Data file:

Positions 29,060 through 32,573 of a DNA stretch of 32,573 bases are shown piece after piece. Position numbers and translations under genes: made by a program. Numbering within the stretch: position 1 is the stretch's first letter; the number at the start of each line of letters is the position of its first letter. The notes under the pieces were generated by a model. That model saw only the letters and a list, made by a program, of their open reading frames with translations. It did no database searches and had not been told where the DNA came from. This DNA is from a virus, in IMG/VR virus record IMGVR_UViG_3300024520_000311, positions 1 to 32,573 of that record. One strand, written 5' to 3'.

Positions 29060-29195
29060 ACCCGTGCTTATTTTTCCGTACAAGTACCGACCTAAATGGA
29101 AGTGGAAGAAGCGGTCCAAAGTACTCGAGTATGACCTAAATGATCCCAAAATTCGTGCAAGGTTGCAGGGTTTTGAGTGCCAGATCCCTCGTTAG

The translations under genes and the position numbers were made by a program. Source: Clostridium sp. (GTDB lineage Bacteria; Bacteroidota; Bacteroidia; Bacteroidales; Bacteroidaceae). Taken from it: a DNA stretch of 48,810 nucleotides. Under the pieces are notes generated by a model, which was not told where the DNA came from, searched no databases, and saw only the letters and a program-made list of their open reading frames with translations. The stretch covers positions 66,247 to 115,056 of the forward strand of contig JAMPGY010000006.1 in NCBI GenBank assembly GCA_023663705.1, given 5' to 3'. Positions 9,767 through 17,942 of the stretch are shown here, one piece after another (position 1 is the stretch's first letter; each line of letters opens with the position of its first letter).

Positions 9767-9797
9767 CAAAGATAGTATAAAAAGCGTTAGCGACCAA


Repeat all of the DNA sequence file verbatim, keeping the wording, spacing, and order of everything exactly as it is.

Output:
Positions 29,060 through 32,573 of a DNA stretch of 32,573 bases are shown piece after piece. Position numbers and translations under genes: made by a program. Numbering within the stretch: position 1 is the stretch's first letter; the number at the start of each line of letters is the position of its first letter. The notes under the pieces were generated by a model. That model saw only the letters and a list, made by a program, of their open reading frames with translations. It did no database searches and had not been told where the DNA came from. This DNA is from a virus, in IMG/VR virus record IMGVR_UViG_3300024520_000311, positions 1 to 32,573 of that record. One strand, written 5' to 3'.

Positions 29060-29195
29060 ACCCGTGCTTATTTTTCCGTACAAGTACCGACCTAAATGGA
29101 AGTGGAAGAAGCGGTCCAAAGTACTCGAGTATGACCTAAATGATCCCAAAATTCGTGCAAGGTTGCAGGGTTTTGAGTGCCAGATCCCTCGTTAG

The translations under genes and the position numbers were made by a program. Source: Clostridium sp. (GTDB lineage Bacteria; Bacteroidota; Bacteroidia; Bacteroidales; Bacteroidaceae). Taken from it: a DNA stretch of 48,810 nucleotides. Under the pieces are notes generated by a model, which was not told where the DNA came from, searched no databases, and saw only the letters and a program-made list of their open reading frames with translations. The stretch covers positions 66,247 to 115,056 of the forward strand of contig JAMPGY010000006.1 in NCBI GenBank assembly GCA_023663705.1, given 5' to 3'. Positions 9,767 through 17,942 of the stretch are shown here, one piece after another (position 1 is the stretch's first letter; each line of letters opens with the position of its first letter).

Positions 9767-9797
9767 CAAAGATAGTATAAAAAGCGTTAGCGACCAA